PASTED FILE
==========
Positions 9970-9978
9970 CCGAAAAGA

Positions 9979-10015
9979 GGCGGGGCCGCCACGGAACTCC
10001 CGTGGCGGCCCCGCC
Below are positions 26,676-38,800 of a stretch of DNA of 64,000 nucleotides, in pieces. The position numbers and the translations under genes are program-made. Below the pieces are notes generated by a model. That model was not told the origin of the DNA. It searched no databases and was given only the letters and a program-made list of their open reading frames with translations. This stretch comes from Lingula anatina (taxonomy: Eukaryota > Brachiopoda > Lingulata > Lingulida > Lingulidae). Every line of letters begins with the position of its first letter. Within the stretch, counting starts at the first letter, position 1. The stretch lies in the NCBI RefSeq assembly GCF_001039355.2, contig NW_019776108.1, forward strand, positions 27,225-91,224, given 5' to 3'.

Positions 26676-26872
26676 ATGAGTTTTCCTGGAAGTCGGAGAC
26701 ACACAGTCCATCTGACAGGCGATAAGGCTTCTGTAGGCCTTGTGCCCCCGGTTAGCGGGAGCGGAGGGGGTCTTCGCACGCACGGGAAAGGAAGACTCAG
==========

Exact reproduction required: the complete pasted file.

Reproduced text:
Positions 9970-9978
9970 CCGAAAAGA

Positions 9979-10015
9979 GGCGGGGCCGCCACGGAACTCC
10001 CGTGGCGGCCCCGCC
Below are positions 26,676-38,800 of a stretch of DNA of 64,000 nucleotides, in pieces. The position numbers and the translations under genes are program-made. Below the pieces are notes generated by a model. That model was not told the origin of the DNA. It searched no databases and was given only the letters and a program-made list of their open reading frames with translations. This stretch comes from Lingula anatina (taxonomy: Eukaryota > Brachiopoda > Lingulata > Lingulida > Lingulidae). Every line of letters begins with the position of its first letter. Within the stretch, counting starts at the first letter, position 1. The stretch lies in the NCBI RefSeq assembly GCF_001039355.2, contig NW_019776108.1, forward strand, positions 27,225-91,224, given 5' to 3'.

Positions 26676-26872
26676 ATGAGTTTTCCTGGAAGTCGGAGAC
26701 ACACAGTCCATCTGACAGGCGATAAGGCTTCTGTAGGCCTTGTGCCCCCGGTTAGCGGGAGCGGAGGGGGTCTTCGCACGCACGGGAAAGGAAGACTCAG